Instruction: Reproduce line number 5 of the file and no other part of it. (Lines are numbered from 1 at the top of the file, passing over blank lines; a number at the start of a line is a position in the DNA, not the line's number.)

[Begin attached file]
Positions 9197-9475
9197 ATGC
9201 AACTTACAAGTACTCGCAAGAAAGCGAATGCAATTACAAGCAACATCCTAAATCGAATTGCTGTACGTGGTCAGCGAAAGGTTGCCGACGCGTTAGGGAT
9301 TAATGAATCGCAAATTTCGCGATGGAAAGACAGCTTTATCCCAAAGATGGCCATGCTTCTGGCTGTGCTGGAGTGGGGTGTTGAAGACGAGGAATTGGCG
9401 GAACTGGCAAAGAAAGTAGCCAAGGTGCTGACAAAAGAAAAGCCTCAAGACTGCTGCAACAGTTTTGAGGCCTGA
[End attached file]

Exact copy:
9401 GAACTGGCAAAGAAAGTAGCCAAGGTGCTGACAAAAGAAAAGCCTCAAGACTGCTGCAACAGTTTTGAGGCCTGA